Accept where you are to get where you want to be

Stulberg suggests you accept where you are, have realistic expectations, and trust your training. Conventional wisdom and practice argues that if you want to be great at something you must be continuously hungry and pushing, setting up a mindset craving specific and measurable results. Progress is not linear, Stulberg argues, and the conventional mindset tells us that only when we achieve the results we are pursuing are we worthy human beings. “The stress and pressure of carrying this weight is miserable,” says  Stulberg. Accepting your current abilities and circumstances will allow you to perform from a place of freedom.

Focus on the process, and the outcomes will fall into place

Instead of focusing on the singular achievement of a giant goal, break goals down into parts, and direct your focus on those parts. Stulberg says this serves as an incredibly powerful focusing mechanism. “For most consequential endeavours, long-term progress is less about heroic effort and more about smart pacing; less about intensity on any given day and more about discipline over the course of months, and in some cases even years,” he explains.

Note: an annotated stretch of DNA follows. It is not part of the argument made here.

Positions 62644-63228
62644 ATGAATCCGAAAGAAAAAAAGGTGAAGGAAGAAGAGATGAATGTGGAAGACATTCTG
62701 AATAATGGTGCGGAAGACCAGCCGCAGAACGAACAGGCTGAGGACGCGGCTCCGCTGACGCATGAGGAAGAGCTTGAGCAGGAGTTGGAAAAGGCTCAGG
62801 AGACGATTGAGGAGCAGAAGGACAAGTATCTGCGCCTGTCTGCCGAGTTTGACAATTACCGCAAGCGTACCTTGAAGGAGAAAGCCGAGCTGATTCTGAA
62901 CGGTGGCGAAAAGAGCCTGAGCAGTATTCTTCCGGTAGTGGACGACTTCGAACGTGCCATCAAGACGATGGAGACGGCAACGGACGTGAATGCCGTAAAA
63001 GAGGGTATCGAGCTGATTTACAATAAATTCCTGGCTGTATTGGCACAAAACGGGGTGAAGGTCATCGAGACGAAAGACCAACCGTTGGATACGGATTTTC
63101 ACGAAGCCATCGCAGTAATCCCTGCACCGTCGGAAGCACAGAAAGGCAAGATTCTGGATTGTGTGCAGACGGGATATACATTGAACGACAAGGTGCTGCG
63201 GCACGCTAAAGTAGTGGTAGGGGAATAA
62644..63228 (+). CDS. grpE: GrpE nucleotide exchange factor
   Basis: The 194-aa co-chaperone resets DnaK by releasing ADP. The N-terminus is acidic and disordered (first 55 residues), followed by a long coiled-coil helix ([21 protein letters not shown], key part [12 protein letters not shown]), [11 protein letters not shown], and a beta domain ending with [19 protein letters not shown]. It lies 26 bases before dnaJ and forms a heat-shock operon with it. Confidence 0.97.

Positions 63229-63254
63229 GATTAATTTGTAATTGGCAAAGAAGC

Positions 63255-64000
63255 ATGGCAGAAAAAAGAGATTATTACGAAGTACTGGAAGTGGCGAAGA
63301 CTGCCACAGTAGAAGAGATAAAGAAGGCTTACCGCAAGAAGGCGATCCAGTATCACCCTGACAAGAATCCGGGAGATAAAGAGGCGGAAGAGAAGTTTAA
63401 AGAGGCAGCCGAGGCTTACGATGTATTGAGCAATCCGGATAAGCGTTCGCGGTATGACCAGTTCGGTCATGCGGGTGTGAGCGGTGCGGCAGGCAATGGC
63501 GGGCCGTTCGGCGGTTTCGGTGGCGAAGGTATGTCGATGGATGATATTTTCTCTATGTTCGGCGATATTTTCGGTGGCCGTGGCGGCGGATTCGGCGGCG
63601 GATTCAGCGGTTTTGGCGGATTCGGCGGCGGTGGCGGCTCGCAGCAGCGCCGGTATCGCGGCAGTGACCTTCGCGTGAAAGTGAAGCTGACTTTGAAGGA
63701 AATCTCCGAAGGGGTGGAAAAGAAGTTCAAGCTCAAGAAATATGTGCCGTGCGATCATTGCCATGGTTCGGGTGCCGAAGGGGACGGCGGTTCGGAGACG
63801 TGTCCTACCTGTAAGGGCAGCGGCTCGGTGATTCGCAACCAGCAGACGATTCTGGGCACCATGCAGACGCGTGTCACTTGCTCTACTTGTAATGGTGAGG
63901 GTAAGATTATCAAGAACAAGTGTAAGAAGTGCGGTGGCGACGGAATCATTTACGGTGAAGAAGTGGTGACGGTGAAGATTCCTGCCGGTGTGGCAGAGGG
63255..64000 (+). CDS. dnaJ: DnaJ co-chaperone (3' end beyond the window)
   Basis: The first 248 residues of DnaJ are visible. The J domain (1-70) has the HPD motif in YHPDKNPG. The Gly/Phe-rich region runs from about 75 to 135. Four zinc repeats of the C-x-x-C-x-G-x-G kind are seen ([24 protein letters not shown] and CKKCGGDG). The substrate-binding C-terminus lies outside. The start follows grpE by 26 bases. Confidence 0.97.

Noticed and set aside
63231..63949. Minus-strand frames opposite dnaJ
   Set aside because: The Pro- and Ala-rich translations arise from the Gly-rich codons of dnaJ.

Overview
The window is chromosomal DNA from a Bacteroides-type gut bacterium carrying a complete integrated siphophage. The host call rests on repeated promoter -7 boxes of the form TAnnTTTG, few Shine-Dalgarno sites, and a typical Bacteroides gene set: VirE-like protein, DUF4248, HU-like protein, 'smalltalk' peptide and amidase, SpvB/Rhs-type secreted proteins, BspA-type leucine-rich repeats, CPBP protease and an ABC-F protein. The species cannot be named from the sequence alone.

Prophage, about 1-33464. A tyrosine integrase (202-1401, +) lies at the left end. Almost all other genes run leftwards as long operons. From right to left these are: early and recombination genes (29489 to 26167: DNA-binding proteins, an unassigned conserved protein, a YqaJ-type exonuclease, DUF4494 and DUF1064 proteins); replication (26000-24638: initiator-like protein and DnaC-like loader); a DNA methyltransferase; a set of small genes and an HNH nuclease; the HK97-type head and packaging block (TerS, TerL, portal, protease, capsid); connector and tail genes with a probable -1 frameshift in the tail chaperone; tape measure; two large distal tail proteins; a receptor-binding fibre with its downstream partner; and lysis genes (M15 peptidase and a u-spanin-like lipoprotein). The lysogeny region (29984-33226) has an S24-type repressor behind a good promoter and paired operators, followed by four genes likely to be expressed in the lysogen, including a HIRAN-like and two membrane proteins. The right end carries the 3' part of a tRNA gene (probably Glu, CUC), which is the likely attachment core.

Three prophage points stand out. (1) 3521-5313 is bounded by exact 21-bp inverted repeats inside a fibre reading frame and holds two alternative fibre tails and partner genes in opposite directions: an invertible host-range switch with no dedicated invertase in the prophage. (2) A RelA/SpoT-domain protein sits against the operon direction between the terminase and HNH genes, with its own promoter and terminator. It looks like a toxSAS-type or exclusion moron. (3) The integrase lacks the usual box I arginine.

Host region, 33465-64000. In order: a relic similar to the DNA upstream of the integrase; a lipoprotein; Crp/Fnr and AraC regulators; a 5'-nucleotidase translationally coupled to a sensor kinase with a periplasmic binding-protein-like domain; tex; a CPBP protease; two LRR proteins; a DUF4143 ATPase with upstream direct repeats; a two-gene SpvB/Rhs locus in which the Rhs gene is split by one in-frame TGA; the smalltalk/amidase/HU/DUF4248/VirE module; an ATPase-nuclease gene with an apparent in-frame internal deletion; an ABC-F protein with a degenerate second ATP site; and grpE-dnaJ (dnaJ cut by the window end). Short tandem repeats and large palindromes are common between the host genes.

By staying consistent over time, accepting where you are at and acknowledging that achieving goals is often non-linear, and keeping your eyes on the process rather than the outcome, you’ll find yourself running with what Stulberg calls groundedness: “unwavering internal strength and self-confidence that sustains you through ups and downs.” You’ll make progress like Kipchoge does, “slowly by slowly.”

(10/24/2022) ⚡AMP
by Running Magazine
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Ugandan Solomon Mutai breaks Venice Marathon course record

Solomon Mutai is a happy man after beating his fellow African elite competitors to win the Venice Marathon in Italy on Sunday.

The experienced Ugandan gifted himself a day after his 30th birthday by posting a winning time of two hours, eight minutes and 10 seconds at the World Athletics Bronze Label Road Race.